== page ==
City + Citizen News

Mayor Junie White urges residents to make their voices heard peacefully, commits City leaders to listen

Monday, June 1

Mayor promotes peaceful response to 'genuine injustice'


In times of profound crisis and conflict, it is essential for true and trusted community leaders to help. To listen. To acknowledge and gain understanding about why their community is in pain. And, through empathy and love, to help bring people together and work to build a better and more just community.

We are living through one of those times, and that is why I’m sharing this message today.


I and my fellow City Council members are united in our love for this community and every person in it. At the same time, this isn’t about one elected official making a speech and offering a solution — this is a time for every elected official, business leader, religious leader, neighborhood leader, law enforcement leader to do their part to show the world the Spartanburg we know and love. 


I believe those efforts begin with empathy. And empathy starts with listening. We must listen to each other, but especially to our friends and neighbors and fellow citizens who are in pain and who are questioning whether or not their lives are valued. They are justifiably questioning whether or not they and their children have even the most basic freedoms our country promises.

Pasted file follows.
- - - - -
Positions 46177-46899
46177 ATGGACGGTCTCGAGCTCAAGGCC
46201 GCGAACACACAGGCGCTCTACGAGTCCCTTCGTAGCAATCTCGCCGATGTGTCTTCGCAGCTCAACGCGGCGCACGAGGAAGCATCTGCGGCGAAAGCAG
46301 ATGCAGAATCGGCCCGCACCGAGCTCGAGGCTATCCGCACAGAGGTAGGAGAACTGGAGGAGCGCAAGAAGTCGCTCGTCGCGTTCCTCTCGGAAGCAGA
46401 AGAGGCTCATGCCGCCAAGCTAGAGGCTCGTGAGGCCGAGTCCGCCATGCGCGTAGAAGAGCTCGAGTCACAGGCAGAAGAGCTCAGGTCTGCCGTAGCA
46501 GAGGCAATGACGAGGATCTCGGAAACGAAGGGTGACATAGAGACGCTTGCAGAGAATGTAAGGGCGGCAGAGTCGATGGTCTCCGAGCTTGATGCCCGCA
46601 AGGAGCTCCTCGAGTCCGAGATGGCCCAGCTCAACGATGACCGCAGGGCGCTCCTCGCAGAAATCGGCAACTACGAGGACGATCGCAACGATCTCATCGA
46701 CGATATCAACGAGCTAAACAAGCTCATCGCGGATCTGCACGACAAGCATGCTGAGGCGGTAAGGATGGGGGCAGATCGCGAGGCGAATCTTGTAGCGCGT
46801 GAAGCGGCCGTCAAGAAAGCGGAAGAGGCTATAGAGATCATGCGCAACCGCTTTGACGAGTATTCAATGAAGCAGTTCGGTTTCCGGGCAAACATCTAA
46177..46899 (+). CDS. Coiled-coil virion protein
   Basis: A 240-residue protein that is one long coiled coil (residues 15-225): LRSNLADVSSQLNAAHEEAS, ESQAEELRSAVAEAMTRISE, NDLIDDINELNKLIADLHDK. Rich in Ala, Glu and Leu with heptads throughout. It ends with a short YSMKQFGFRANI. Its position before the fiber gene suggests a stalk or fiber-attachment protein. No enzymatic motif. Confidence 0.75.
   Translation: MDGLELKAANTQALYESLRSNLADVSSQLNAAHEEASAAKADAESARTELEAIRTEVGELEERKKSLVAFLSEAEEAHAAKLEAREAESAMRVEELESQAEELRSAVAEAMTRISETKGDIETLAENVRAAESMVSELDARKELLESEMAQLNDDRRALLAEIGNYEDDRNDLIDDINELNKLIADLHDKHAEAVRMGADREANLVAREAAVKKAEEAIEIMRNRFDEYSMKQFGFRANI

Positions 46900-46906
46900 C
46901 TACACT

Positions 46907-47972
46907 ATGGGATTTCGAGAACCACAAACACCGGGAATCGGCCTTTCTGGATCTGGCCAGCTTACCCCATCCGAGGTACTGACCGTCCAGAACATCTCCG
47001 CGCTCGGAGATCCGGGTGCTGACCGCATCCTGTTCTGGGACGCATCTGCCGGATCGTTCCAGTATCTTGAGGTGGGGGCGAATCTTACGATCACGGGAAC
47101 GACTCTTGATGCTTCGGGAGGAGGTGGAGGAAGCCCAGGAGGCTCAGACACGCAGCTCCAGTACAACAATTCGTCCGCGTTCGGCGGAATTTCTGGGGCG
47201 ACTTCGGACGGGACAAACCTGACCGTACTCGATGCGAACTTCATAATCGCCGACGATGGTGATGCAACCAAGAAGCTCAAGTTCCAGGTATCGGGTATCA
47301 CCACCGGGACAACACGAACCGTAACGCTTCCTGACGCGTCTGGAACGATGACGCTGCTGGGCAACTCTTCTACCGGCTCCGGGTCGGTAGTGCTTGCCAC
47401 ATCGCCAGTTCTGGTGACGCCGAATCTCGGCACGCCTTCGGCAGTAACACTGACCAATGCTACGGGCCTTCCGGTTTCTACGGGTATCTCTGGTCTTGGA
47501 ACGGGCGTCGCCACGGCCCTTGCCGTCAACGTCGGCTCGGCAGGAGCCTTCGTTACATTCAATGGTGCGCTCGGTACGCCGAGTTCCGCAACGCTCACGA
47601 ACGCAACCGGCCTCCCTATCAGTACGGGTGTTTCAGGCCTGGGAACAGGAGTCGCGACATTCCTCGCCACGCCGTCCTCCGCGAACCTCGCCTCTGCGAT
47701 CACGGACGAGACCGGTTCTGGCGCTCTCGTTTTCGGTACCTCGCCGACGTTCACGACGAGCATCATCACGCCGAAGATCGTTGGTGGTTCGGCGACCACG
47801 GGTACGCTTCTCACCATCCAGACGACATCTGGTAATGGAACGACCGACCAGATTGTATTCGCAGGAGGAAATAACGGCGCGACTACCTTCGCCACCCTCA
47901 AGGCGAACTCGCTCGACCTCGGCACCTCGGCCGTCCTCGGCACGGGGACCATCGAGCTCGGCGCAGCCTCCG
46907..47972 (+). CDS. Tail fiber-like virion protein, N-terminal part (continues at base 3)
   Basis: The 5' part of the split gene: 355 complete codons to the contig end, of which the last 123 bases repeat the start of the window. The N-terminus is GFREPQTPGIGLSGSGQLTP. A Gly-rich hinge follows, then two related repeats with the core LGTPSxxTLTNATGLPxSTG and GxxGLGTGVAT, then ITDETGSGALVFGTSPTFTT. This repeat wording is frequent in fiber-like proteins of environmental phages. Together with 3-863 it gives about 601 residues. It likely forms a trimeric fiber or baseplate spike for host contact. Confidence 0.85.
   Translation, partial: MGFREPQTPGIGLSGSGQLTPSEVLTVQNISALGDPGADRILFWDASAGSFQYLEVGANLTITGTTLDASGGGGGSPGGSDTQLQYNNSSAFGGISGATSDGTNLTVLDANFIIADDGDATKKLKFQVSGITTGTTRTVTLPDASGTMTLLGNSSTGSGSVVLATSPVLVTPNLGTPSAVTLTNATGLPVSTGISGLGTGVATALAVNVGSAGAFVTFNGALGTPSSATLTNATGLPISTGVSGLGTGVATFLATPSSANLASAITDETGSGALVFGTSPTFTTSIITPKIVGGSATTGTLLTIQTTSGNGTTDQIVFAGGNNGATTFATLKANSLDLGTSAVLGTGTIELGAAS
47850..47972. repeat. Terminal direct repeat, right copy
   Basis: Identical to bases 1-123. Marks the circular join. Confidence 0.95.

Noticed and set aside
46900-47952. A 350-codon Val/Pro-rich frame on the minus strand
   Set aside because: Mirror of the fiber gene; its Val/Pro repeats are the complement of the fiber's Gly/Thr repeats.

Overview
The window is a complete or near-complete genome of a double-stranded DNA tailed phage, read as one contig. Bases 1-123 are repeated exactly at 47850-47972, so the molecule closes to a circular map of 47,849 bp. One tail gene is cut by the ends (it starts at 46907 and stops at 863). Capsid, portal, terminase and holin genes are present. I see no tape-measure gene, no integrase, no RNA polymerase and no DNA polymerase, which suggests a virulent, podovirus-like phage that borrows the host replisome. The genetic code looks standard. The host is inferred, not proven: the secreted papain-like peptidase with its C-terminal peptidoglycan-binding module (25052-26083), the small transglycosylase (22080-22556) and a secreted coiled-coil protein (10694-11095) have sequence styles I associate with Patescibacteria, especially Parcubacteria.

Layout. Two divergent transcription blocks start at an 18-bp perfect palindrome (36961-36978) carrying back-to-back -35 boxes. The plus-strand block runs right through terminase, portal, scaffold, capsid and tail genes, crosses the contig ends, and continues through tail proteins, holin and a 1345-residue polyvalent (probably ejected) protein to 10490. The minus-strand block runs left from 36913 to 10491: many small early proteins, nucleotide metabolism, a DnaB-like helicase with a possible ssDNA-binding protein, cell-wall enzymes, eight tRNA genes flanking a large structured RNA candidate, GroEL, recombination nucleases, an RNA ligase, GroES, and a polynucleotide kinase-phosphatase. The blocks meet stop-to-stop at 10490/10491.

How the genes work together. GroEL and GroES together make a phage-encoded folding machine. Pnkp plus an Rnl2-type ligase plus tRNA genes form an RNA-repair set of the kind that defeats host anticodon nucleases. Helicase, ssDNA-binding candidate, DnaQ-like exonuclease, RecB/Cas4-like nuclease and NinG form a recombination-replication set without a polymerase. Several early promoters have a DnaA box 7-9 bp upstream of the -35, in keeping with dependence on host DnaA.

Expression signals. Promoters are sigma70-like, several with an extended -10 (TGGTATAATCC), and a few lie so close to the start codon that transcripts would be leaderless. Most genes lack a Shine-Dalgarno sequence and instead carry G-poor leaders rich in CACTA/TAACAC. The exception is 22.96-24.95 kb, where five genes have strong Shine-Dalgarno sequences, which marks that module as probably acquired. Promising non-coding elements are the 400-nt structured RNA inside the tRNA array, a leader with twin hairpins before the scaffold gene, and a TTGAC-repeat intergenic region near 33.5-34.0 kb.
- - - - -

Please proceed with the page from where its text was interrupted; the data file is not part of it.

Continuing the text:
The protests and conflicts we are seeing throughout our country — the protests we’ve seen in our own city — didn’t just materialize out of thin air. These protests were ignited by genuine injustice. People of color have been marginalized, penalized and victimized throughout our country’s history — it is a shameful history and it continues today. While there are credible reports of bad actors seeking to take advantage of the moment to create more chaos and destruction, the inexcusable actions of a few do not rob the many of the truth they share with us.

We acknowledge that truth. And we condemn the history that underpins it.


To my fellow Spartanburg residents who are hurting, we hear you. Your voice matters, and we encourage you to peacefully make it heard. For our part, we will work today and going forward to promote ways to encourage this dialog and ways for our city police department and community leaders to join with you. We will continue and deepen our commitment to having the infrastructure of accountability, training, and the community policing policies that we know lead to a safer, kinder, and more equitable city.



We will listen with the intent to hear rather than with the reflex to argue. We will comfort rather than confront. We will join arms rather than take them up.


Spartanburg is not a perfect community, not by any stretch. We have worked very hard in recent years to address our legacy of intergenerational poverty, a legacy that is most visible in the black community and which can be traced to decades of shameful practices and decisions, from segregation and Jim Crow to economic disinvestment and everyday marginalization and discrimination. Much of the work we have done has been citizen-led and you can see what starts to happen when empathy, opportunity and empowerment intersect in the hands of people in the traditionally underserved neighborhoods of our community where that work is focused. 


Those efforts started with one simple act: our community leaders listened. They gave voice to the people who live here. They gave the power to shape our community to the people who are the community. 


That is what I am asking for today: For people to find ways to peacefully make their voices heard. And for the leaders of this community to listen. That is how we begin to move forward and ensure a safe Spartanburg today, and a more just Spartanburg tomorrow.